It's a little trickier than you might think, as Task Scheduler cannot run PowerShell scripts directly. It can only run a particular program. And it took me quite a while to figure out how to run PowerShell script through Task Scheduler...

The trick is that you can run any PowerShell script by running PowerShell application from standard Windows Command Prompt (or 'Run...' command), by specifying path to script as a parameter:

PowerShell c:\export_projects.ps1 

And here how it looks in Command Prompt:

So, you have to configure Task Scheduler Action in a similar manner. Select 'Action' tab in 'Create Task' window, and click 'New...'.

There, make sure that Action is set to 'Start a program', 'Program/script' is set to only one word 'PowerShell' and path to the PowerShell script is specified as an argument (in 'Add arguments (optional)' field):

To test your new task, right click on it, and select 'Run'. If you refresh tasks list, you can see task's Status will change to 'Running'. And to check if it was successful, scroll right to find a column 'Last Run Result'.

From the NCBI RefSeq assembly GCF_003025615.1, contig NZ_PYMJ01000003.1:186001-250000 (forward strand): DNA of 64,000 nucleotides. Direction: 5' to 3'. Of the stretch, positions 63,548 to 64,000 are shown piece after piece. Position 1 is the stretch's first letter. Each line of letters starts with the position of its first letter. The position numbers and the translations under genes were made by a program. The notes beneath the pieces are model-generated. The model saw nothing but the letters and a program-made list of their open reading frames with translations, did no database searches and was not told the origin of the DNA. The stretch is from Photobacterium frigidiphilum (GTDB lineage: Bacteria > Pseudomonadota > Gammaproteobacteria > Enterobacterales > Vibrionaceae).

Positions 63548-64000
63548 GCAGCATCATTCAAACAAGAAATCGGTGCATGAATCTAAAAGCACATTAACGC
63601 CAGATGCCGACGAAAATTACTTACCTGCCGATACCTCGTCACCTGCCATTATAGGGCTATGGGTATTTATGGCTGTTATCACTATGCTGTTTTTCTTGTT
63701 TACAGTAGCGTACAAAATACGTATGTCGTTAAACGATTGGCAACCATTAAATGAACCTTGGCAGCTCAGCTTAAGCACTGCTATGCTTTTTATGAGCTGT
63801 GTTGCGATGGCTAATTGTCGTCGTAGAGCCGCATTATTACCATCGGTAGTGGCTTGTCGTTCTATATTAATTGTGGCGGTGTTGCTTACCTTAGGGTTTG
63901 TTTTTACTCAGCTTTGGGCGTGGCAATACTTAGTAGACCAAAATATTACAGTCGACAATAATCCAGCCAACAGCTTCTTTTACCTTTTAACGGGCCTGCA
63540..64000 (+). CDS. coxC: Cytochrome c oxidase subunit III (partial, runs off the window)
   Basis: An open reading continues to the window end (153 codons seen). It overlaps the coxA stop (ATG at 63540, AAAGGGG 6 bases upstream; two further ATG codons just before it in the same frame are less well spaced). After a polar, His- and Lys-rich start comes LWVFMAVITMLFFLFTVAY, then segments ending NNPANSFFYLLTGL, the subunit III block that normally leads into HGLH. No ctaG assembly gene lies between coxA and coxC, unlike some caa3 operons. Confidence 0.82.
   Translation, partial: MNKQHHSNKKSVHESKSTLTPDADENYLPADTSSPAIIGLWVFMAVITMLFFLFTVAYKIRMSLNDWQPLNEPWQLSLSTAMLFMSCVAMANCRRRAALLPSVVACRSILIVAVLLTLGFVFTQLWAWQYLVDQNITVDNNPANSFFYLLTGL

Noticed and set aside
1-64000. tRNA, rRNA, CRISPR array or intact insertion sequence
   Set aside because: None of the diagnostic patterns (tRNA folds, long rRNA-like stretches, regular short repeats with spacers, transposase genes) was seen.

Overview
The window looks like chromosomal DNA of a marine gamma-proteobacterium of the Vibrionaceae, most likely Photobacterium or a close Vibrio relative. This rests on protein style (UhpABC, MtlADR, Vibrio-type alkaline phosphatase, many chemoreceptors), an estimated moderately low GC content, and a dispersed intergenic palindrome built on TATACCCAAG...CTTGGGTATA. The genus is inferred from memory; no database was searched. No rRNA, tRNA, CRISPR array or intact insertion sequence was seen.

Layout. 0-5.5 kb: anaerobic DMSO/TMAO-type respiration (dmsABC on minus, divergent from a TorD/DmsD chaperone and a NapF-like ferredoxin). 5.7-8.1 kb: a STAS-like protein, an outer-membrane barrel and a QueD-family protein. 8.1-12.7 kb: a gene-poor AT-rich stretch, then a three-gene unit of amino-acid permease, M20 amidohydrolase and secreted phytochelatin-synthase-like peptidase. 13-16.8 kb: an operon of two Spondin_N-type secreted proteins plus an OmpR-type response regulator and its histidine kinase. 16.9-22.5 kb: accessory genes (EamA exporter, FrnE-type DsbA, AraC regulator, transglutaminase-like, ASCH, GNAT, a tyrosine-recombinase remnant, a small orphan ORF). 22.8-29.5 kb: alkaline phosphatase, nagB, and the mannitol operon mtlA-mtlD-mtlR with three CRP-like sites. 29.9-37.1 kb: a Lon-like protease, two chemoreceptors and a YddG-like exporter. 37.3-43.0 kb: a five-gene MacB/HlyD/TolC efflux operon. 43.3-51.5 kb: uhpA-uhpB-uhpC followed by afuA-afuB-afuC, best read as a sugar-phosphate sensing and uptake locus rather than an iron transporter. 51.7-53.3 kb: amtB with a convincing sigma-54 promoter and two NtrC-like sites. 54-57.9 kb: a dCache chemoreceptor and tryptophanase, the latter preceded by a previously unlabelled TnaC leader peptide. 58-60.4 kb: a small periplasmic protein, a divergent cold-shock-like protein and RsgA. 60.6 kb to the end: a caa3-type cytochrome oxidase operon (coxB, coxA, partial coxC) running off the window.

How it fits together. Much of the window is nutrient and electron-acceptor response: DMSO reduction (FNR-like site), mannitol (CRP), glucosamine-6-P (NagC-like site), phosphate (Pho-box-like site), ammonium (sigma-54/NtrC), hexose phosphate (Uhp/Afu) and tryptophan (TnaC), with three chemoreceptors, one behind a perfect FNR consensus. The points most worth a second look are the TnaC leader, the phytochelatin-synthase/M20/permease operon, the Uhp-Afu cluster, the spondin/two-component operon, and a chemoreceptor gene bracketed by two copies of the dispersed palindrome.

So, that successfully concluded all the goals and made me very happy that I won't have to do the boring backup of my projects ever again (manually), and I can finally concentrate on planetary domination coding. Smile | :)

And this is the end of this article. I sincerely hope it was helpful and thank you for reading!

References

History

  • 4/7/2012 - Additional PowerShell basic commands added 
  • 3/30/2012 - Initial article published 

License

This article, along with any associated source code and files, is licensed under The Code Project Open License (CPOL)

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About the Author

Mikhail-T
Web Developer
United States United States
MVC, .NET, AngularJS, JQuery, and POST/GET - all are my good friends!

Comments and Discussions

 
SuggestionExcellent Article PinmemberDave Vroman26-Sep-13 6:41 
GeneralRe: Excellent Article PinmemberMikhail Tsennykh26-Sep-13 9:39 
GeneralMy vote of 5 PinmemberUmesh. A Bhat10-May-12 1:26 
Questiontar equivalent on power shell? PinmemberAndreas Gieriet5-Apr-12 12:20 
AnswerRe: tar equivalent on power shell? PinmemberMikhail Tsennykh (devnoob)6-Apr-12 5:51 
GeneralRe: tar equivalent on power shell? PinmemberAndreas Gieriet6-Apr-12 10:48 
GeneralRe: tar equivalent on power shell? PinmemberMikhail Tsennykh (devnoob)6-Apr-12 11:44